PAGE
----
Updated: August 20, 2020 9:54:57 am
Opposing the Sutlej-Yamuna Link (SYL) canal project and staking claim to Yamuna’s waters, Punjab Chief Minister Amarinder Singh Tuesday warned the Centre that his state will burn if forced to go ahead with the project. Reiterating the need for a tribunal, Amarinder said the SYL issue had the “potential to disturb nation’s security”. Here is a look at the decades-old issue and why it has come up again now.
What is the SYL canal issue?
At the time of reorganisation of Punjab in 1966, the issue of sharing of river waters between both the states emerged. Punjab refused to share waters of Ravi and Beas with Haryana stating it was against the riparian principle. Before the reorganisation, in 1955, out of 15.85 MAF of Ravi and Beas, the Centre had allocated 8 MAF to Rajasthan, 7.20 MAF to undivided Punjab, 0.65MAF to Jammu and Kashmir. Out of 7.20 MAF allocated, Punjab did not want to share any water with Haryana. In March 1976, when Punjab Reorganisation Act was implemented, the Centre notified fresh allocations, providing 3.5 MAF To Haryana. Later, in 1981, the water flowing down Beas and Ravi was revised and pegged at 17.17 MAF, out of which 4.22 MAF was allocated to Punjab, 3.5 MAF to Haryana, and 8.6 MAF to Rajasthan. Finally, to provide this allocated share of water to southern parts of Haryana, a canal linking the Sutlej with the Yamuna, cutting across the state, was planned. Finally, the construction of 214-km SYL was started in April 1982, 122 km of which was to run through Punjab and the rest through Haryana. Haryana has completed its side of the canal, but work in Punjab has been hanging fire for over three decades.
Why has the SYL canal come up again now?
The issue is back on centrestage after the Supreme Court directed the chief ministers of Punjab and Haryana on July 28 to negotiate and settle the SYL canal issue. Earlier, the meetings were taking place between the chief secretaries of both the states. The apex court asked for a meeting at the highest political level to be mediated by the Centre so that the states reach a consensus over the completion of SYL canal. Union Jal Shakti Minister Gajendra Singh Shekhawat organised the meeting between both the chief ministers on Tuesday. The meeting remained inconclusive with Shekhawat expressing the view that the construction of the SYL carajivnal should be completed. But Amarinder refused categorically. Now, another meeting will be held soon to take up the issue.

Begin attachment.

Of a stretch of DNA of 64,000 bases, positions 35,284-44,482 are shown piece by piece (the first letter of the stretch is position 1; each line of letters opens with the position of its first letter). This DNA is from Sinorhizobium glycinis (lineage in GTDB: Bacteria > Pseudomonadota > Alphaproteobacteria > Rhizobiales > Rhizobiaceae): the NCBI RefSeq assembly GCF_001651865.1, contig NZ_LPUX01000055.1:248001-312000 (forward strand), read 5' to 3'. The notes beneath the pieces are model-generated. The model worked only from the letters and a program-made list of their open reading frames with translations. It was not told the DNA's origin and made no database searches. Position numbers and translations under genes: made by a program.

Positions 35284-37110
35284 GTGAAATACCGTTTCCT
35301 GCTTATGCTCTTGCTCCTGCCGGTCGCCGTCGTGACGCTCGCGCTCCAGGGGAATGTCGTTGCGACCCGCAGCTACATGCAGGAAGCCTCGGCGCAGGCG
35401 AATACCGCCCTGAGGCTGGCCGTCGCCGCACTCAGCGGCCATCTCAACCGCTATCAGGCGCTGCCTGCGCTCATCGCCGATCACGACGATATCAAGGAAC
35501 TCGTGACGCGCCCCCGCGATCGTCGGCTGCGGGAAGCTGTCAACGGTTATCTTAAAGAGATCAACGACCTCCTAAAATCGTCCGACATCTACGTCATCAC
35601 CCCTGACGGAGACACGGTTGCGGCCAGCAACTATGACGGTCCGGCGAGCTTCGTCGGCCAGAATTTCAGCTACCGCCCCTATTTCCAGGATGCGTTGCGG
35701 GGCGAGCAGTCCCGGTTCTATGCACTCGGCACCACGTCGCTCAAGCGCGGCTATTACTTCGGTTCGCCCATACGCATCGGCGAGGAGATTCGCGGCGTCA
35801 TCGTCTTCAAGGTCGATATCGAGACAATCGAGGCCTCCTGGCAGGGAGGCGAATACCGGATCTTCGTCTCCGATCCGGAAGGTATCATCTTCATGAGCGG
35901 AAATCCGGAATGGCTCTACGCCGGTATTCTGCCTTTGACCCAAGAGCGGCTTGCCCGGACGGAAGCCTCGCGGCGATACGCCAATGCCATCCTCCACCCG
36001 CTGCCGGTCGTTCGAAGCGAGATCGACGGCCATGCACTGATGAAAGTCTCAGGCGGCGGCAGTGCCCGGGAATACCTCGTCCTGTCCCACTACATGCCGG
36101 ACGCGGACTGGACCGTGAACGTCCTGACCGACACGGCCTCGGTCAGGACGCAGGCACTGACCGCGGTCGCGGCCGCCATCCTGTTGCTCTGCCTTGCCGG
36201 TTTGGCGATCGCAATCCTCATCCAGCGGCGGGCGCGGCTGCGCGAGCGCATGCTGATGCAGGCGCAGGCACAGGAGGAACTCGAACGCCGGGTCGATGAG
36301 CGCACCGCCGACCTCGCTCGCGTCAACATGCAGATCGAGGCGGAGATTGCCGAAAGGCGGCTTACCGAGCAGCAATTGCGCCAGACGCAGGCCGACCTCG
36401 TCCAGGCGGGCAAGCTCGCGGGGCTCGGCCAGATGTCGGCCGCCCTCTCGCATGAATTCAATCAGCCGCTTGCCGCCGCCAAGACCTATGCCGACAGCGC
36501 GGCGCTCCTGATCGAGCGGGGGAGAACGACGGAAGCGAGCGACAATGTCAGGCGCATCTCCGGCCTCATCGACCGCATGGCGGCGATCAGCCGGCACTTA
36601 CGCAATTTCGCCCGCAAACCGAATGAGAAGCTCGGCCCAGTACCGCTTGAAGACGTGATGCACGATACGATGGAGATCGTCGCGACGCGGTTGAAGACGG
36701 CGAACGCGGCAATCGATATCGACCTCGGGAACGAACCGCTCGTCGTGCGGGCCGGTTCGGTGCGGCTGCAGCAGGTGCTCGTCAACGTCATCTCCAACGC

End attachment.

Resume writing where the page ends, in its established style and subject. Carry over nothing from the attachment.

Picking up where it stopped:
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Why has Amarinder warned of violence in Punjab if the project is restarted?
Amarinder’s warning is based on the bloody history around the SYL canal. The trouble-torn days of terrorism in Punjab started in the early 1980s when work on the SYL started. When Indira Gandhi launched the construction of SYL in Kapoori village in April 1982, Akalis launched an agitation in the form of Kapoori Morcha to protest against the proposed sharing of waters.
In July 1985, the then Prime Minister Rajiv Gandhi and the then SAD chief Harchand Singh Longowal signed an accord for a new tribunal. A few days later, on August 20, 1985, Longowal was assassinated by militants. Five years later, a chief engineer ML Sekhri and a superintending engineer Avtar Singh Aulakh were killed by militants.
Punjab feels it utilised its precious groundwater resources to grow crop for the entire country and should not be forced to share its waters as it faces desertification. It is feared that once the construction of the canal restarts, the youth may start feeling that the state has been discriminated against. The chief minister fears Pakistan and secessionist organisations like Sikh For Justice could exploit this and foment trouble in the state.
Why does Punjab want a new tribunal to look at water sharing among the many states?
The state wants a tribunal seeking a fresh time-bound assessment of the water availability. The state has been saying that till date there has been no adjudication or scientific assessment of Punjab river waters. The BBMB had reported that availability of Ravi-Beas water had come down from the estimated 17.17 MAF in 1981 to 13.38 MAF in 2013. A fresh Tribunal could ascertain all this, Punjab believes.
Why is Punjab not willing to share water?
Punjab is facing severe water crisis due to over-exploitation of its underground aquifers for the wheat/paddy monocycle. According to the Central Underground Water Authority’s report, its underground water is over-exploited to meet the agriculture requirements in about 79 per cent area of the state. Out of 138 blocks, 109 are “over-exploited”, two are “critical” five are “semi-critical” and only 22 blocks are in “safe” category.
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